Europeans Say Their Views of the UK Largely Unchanged Following Brexit

June 23, 2021
R&WS Research Team
Brexit | International Relations | The European Union
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Five years from the referendum vote and six months on from the United Kingdom’s final departure from the European Union, the implications for trade, tourism and foreign relations are still beginning to emerge. The latest research by Redfield & Wilton Strategies, however, reveals that Brexit has so far had a minimal impact on European views of the UK. Polling the public across France, Germany, Italy, and Spain, we find that opinions on the UK, including its status as a viable holiday destination, remain largely unchanged, with London and the British Royal Family regarded as key drawcards.

In all four nations, people broadly feel that the UK’s departure from the European Union has not changed their view of the country. A majority (55%) of respondents in France say their view of the UK is unchanged post-Brexit, with strong pluralities in Germany (47%), Spain (47%) and Italy (45%) in agreement.

Significantly, however, in each nation, those who do say there has been a change in their view generally consider it to be a negative change. The proportions of respondents who say they now have a more negative view of the UK is 26% in Germany, 26% in Italy, and 19% in France. This trend is most pronounced in Spain, where as much as 37% of the public say they have a more negative view of the UK as a result of Brexit.

Europeans generally feel that Brexit has not affected how likely they are to travel to the United Kingdom. The most common response in each country—in France (50%), Germany (53%), Italy (49%) and Spain (47%)—is that people consider themselves ‘no more nor less likely than before’ Brexit to travel to the UK.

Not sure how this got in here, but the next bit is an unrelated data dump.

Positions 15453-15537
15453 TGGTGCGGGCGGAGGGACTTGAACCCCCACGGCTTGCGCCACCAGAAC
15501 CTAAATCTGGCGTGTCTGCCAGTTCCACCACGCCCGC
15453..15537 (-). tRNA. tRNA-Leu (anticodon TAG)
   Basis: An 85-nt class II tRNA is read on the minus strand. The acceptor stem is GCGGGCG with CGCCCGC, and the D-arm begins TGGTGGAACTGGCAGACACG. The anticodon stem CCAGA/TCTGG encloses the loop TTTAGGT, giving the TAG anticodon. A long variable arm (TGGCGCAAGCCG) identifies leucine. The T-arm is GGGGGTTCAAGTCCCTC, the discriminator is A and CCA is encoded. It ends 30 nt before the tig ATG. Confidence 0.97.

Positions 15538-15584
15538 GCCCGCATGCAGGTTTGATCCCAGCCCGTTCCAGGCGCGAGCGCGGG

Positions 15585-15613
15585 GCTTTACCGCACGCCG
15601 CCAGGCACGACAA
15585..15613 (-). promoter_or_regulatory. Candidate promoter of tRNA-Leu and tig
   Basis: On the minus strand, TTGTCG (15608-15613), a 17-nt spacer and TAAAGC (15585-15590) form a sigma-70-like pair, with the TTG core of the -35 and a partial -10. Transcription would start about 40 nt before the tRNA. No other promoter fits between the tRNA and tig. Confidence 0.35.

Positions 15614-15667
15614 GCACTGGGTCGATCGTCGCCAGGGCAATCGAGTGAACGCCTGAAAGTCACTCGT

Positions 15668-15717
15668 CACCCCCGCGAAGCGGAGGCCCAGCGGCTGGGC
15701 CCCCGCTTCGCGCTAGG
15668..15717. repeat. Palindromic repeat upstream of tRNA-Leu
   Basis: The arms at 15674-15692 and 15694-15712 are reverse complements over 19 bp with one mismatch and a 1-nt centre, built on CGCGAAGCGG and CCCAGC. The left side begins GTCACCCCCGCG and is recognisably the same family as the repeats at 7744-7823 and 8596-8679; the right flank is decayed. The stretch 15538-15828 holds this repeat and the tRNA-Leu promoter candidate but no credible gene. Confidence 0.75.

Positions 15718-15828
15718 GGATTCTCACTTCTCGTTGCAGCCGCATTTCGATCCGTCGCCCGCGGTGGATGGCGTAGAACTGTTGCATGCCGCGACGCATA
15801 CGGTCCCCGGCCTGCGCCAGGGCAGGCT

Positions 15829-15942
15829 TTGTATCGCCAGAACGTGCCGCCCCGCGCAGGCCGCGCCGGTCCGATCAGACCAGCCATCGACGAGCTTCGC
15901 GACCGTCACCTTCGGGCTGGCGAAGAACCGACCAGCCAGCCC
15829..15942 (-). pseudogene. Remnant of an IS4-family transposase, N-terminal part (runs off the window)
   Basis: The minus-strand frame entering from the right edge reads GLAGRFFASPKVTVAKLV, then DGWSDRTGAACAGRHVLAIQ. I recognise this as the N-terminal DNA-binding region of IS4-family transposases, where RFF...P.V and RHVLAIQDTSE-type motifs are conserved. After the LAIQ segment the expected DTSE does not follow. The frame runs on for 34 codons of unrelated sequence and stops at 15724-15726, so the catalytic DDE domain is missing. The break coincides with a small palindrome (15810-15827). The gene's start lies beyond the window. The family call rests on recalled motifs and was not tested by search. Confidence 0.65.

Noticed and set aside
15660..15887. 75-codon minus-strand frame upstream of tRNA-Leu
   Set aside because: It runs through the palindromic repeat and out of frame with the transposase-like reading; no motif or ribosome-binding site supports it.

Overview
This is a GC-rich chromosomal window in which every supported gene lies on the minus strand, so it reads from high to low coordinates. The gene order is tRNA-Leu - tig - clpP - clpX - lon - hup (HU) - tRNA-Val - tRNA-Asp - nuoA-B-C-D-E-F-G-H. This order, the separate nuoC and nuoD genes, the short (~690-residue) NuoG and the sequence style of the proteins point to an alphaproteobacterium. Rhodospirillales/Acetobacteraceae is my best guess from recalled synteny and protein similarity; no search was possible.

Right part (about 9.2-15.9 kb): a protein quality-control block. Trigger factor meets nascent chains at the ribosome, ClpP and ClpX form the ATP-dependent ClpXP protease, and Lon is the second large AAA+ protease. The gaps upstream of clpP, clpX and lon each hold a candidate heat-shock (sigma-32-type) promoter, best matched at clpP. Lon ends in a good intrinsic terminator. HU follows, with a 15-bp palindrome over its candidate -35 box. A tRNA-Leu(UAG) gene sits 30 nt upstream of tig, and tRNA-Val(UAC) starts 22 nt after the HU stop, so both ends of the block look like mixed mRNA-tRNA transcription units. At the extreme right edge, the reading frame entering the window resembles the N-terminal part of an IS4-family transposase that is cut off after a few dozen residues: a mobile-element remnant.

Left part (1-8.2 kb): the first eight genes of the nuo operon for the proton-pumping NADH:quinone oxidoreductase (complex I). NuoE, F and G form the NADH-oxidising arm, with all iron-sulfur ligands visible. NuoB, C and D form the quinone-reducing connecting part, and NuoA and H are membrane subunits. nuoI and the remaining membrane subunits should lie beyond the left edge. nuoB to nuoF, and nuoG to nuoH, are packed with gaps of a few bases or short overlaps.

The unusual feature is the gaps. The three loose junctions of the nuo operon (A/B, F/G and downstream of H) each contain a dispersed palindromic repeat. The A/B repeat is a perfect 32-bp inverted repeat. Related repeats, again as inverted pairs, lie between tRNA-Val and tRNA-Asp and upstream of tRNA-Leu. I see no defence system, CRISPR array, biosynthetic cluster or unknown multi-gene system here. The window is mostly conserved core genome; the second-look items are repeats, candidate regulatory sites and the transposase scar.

Notably, across all countries, respondents who do feel Brexit has affected their likelihood to travel to the UK generally say it has made them less likely to visit. In fact, 21% of German respondents, 23% of French respondents and 21% of Italian respondents now consider themselves less likely to travel to the UK. Again, the Spanish feel the most strongly on this question, with 35% of people saying they are now less likely to visit.

These trends continue when we look at whether European travellers feel welcome in a post-Brexit Britain. Around half of all respondents say they think travellers from their country will be ‘no more nor less welcome than before’ in the UK: this view is held by majorities in Germany (54%) and France (51%), and strong pluralities in Italy (49%) and Spain (49%).

Again, those who do feel there will be a change in how welcoming the UK is to European travellers tend to feel it will be a negative change. This sentiment is once again strongest in Spain, where nearly a third (31%) of respondents feel Spanish travellers will be less welcome in the UK as a result of Brexit.

Nevertheless, there remain many attractions drawing European travellers to the UK, with London topping the list of biggest tourist attractions. Majorities in Germany (63%), France (65%), Italy (71%), and Spain (68%) say London is the biggest attraction for tourists.

Interestingly, many Europeans consider the British monarchy to be a major attraction. The Royal Family is the third-most selected UK attraction by the German public (32%) and the second-most selected in France (42%) and Italy (44%). Yet, in Spain, where 50% of people name museums and theatres as the biggest attraction, only 16% extend the same honour to the Royal Family.

Furthermore, Europeans are remarkably unified in their views on what makes the UK an unattractive destination for visitors. When asked to name the most negative thing about the UK for tourists, most Europeans cite the cost and the climate.

Majorities in Italy (53%) and Spain (60%) say that the UK being ‘too expensive’ is the most negative thing for tourists, likely reflecting the comparatively lower cost of living in these countries. Half (50%) of Germans agree with this view, along with 40% of those surveyed in France. Among the French, the most popular response to this question is the ‘bad weather’ (45%), a response which is also selected by 43% of Germans, 52% of Italians, and 55% of Spaniards. The third most-selected option among German (18%) and Italian respondents (23%) is that the UK is ‘too crowded,’ whereas the French (32%) and Spanish (25%) both identify the ‘food and drink’ as a major negative aspect of UK travel.

To find out more information about this research contact our research team. Redfield & Wilton Strategies is a member of the British Polling Council and abides by its rules.

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